Young adult novels are dark and amoral
Young adult novels have taken a dark and inappropriate turn. Young adult authors who sensationalize drugs, sex, and violence could endanger the moral development of young adults.
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Judges and winners of the Carnegie medal have often come under attack for awarding the prestigious prize to novels deemed amoral. This argument believes young people are impressionable and vulnerable to psychological harm. Examples include Melvin Burgess's portrayal of heroin addicts, teen runaways, squatters, sexual awakening, and teenage prostitution in his 1997 Carnegie winning young adult novel, "Junk." "Junk" was largely criticized by press who feared his novel might encourage drug abuse. Kevin Brook has also been criticized for winning the Carnegie medal in 2014 for his contentious exploration of heroin addiction, attempted rape, enforced imprisonment, murder, and physical and mental abuse in "The Bunker Diary." With its refusal to entertain a happy ending like most young adult fiction, some critics claim "The Bunker Club" is too realistic and not suitable for children, labeling it as vile and dangerous. The list doesn't end here. Young adult authors are increasingly creating fiction of a bleaker or more disturbing nature. Young adult authors who use shock factors and sensationalize sex, drugs, and violence to sell novels may be acting irresponsibly.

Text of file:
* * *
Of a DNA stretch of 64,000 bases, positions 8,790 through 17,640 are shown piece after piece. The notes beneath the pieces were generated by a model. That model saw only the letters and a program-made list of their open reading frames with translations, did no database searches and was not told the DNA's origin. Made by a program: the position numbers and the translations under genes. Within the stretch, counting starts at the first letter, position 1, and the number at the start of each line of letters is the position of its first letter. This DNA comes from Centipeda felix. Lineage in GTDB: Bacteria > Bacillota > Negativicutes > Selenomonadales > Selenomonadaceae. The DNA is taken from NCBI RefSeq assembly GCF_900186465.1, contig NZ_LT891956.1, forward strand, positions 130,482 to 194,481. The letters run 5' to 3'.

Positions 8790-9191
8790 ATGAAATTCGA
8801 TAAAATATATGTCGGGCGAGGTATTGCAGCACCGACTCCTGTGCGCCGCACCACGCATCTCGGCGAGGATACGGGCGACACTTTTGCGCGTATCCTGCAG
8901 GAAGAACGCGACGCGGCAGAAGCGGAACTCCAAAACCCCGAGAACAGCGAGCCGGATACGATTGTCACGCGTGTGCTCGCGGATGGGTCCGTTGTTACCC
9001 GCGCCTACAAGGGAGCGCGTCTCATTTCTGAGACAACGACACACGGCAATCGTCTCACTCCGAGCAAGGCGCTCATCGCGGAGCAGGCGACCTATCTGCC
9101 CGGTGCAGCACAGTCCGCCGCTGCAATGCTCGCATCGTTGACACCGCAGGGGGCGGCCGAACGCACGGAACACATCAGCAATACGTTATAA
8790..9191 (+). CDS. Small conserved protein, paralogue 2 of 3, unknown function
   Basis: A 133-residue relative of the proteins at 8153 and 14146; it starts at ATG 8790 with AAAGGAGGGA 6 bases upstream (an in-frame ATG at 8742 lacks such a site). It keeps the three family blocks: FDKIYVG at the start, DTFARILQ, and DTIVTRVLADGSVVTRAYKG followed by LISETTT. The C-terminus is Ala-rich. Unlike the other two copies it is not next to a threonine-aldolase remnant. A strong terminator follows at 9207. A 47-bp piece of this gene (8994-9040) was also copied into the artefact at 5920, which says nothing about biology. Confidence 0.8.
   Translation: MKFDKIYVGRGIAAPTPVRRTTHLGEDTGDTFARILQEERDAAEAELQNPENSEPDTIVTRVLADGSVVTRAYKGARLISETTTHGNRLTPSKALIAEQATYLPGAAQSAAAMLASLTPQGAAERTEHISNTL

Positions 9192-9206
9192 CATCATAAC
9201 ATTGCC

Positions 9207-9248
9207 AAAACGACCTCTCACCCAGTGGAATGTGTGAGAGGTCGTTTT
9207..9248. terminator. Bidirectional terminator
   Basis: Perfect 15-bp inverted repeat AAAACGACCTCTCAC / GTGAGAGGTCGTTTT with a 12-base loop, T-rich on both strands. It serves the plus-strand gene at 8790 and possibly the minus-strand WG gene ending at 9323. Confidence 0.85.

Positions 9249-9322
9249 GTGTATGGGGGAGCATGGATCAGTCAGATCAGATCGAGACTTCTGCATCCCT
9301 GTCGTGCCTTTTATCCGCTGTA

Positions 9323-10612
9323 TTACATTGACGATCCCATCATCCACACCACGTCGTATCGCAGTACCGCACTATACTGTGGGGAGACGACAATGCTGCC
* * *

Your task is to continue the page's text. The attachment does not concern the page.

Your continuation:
Young adult novels can be a reflection of the good and bad parts of society at any given time. Difficult or contentious topics can be seen as groundbreaking social commentary, and adolescents have the right to be educated on them. It is irrational to hide children from the adult world when they are already exposed to it. Young people have the right to understand the world they live in. Young adult novels help young people become vigilant and knowledgeable about situations they may encounter as they move from their teenage years into adulthood.
Rejecting the premises